- On the brain's UNIT INTF page assign each instrument to a unique MIDI channel.  Use the More button to select and assign the tom and snare rims as well.  Don't use a channel with !.

- Connect the brain to your Mac with a MIDI cable, via a MIDI interface.  I used a MOTU Ultralite.

- In Logic create up to 16 software instrument tracks.  From the Library I selected the Garageband, Drum Kits, Rock Kit for each.  In the Inspector assign them to MIDI channels 1 to 16.

- In Logic under Settings, Recording check 'Auto demix by channel if multitrack recording'.  This puts the notes for each drum instrument into separate tracks when recording is stopped.

- In Logic, in the Environment (Command-8), select the Clicks & Ports window, then in the New menu, create a Channel Splitter and three Mapped Instruments.  Command-click the titles and name them 'HiHat Map', 'Cym1 Map' & 'Cym2 Map'.  Using the channels you've assigned to the drumit's hi-hat, cymbal 1 and cymbal 2, connect cables from the Channel Splitter to the respective Mapped Instrument, then from those to the Input Notes item.  Connect a cable from the Physical Input item's MIDI Port to the Channel Splitter.  Connect a cable from the SUM output of the Channel Splitter to the Input Notes item, to transmit the notes from drum instruments that do not go through a map.

- One at a time, double click the Mapped Instruments to open the editor window.  The UNIT INTF page of the brain shows the lowest note for the set of zones a multi-zone instrument plays.  For cymbal 1 the zones are numbered 1, 4, 8 & 9 and these map to the sequential notes C2, C#2, D2 and D#2.  You can see which zone is producing which note by looking at Logic's transport bar, in the MIDI In/Out display.  Play around with the mapping of the zones (by double clicking and editing the note titles in the Mapped Instrument) until you get the combination of sounds you want.  Then, use the UNIT TRIG page of the brain to adjust how the zones are triggered.  I set things so that soft to medium hits on the cymbal bows and bells  (zone 4) produce a bell sound, while hard hits on the bow (zone 1) and all hits on the edge (zone 8 ) produce a crash sound.  The choke 'sound' (zone 9) is a problem, as this kit (and I think Logic Pro) doesn't have a choke.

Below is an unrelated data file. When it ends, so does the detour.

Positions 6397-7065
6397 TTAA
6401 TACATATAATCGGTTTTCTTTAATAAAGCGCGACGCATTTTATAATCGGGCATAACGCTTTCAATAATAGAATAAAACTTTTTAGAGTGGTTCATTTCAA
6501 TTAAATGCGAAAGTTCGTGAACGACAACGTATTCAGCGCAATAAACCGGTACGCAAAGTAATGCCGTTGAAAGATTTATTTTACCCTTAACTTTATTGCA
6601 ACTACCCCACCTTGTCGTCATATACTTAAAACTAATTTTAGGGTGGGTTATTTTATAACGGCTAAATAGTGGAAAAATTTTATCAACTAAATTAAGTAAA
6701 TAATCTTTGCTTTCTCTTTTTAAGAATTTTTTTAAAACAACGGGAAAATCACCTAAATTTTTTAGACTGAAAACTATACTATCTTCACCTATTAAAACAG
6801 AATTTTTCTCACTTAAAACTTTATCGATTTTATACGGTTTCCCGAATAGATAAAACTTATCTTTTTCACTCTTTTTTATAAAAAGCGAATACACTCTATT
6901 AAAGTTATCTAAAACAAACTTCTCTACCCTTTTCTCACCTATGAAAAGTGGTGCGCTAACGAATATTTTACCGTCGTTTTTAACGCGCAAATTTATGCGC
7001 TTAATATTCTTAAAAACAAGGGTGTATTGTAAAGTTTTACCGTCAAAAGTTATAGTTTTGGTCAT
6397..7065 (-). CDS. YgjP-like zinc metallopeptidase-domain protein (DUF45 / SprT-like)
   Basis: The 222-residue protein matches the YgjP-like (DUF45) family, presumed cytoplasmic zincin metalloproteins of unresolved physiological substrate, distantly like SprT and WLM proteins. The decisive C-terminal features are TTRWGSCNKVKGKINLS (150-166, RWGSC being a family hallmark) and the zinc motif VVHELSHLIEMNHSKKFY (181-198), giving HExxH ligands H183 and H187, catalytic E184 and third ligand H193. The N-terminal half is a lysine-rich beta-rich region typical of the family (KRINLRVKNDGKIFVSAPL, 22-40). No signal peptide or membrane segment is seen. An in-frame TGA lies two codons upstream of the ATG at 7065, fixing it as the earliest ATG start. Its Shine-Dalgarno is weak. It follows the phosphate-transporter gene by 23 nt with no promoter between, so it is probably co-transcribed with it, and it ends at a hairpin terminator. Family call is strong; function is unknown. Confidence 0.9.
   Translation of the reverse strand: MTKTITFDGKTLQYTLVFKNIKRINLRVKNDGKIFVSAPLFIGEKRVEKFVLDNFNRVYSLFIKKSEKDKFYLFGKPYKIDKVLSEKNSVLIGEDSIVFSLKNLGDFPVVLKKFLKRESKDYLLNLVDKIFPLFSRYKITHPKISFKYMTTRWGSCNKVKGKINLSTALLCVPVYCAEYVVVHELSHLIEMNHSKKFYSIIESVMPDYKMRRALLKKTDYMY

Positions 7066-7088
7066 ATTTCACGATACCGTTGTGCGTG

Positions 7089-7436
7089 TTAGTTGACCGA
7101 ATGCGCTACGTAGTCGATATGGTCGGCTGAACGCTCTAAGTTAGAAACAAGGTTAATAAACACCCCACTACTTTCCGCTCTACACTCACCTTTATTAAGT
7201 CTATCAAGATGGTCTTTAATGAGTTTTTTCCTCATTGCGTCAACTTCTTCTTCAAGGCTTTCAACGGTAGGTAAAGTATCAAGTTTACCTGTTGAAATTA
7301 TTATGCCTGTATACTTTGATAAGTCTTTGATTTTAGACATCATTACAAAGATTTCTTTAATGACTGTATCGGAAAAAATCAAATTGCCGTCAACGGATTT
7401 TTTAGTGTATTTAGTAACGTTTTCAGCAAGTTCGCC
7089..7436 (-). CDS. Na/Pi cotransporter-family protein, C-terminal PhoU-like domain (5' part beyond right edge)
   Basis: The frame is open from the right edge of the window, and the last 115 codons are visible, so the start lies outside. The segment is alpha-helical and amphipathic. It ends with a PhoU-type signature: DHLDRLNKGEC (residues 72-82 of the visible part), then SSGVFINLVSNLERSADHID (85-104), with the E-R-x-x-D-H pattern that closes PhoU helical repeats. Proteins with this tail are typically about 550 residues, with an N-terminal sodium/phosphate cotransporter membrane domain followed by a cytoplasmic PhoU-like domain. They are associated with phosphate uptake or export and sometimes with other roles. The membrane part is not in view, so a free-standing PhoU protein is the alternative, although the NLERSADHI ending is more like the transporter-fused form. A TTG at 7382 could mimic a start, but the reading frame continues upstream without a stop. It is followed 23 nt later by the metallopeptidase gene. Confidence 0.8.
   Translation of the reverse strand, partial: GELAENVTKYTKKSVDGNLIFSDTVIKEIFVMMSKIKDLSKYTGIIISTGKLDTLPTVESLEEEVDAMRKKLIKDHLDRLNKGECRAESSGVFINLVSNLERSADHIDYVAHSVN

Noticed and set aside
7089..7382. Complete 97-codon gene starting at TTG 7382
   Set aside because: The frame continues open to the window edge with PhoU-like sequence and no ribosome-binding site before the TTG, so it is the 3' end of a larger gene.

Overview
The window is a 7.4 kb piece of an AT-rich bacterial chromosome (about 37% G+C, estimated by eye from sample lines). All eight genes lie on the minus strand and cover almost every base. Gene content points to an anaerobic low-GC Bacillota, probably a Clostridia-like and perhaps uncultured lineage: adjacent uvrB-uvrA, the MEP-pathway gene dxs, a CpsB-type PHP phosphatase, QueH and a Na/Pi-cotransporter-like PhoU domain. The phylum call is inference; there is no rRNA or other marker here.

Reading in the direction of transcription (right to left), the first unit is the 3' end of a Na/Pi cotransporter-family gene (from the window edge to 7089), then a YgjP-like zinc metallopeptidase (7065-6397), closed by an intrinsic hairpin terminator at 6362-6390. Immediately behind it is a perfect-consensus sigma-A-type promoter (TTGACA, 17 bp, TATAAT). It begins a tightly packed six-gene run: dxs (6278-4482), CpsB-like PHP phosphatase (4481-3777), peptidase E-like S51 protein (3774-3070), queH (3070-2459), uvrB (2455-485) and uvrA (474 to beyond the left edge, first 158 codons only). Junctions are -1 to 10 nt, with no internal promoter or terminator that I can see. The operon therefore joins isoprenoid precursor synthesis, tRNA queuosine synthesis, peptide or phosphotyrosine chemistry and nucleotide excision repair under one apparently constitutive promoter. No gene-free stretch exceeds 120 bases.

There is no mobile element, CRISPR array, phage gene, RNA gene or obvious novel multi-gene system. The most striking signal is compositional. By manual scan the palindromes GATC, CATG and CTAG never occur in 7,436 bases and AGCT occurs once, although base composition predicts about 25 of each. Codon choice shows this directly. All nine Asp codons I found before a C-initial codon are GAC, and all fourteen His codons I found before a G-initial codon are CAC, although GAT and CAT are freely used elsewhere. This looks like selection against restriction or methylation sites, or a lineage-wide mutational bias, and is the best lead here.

- For the hi-hat, first calibrate it using the brain's UNIT HPED page.  Press the button above CALIB to prepare for setting the closed position.  Push the pedal down lightly and press the button to set the closed position.  Now release and press again to set the open position.  In Logic and the Environment window, activate the editor for the HiHat Map.  Map the bow of the hi-hat to a closed hit sound.  Map the edge of the hi-hat to an open hit sound.  Map a foot-close action to the foot close sound, which in Rock Kit is called SQ CLICK and is G#0.

- Time for some results.  Arm all of the tracks for recording and press record.  The recording will be made in whichever track is selected, but as soon as you stop, it splits across the respective tracks for each drum instrument.

Conclusion:  The MIDI recording produced will not be as rich sounding as an audio recording from the brain's audio outputs.  But if you're a guitarist who's a crap drummer like me, it's pretty handy. :)

I still need to figure out how to get the cymbal hand-chokes to work in Logic.  Clues?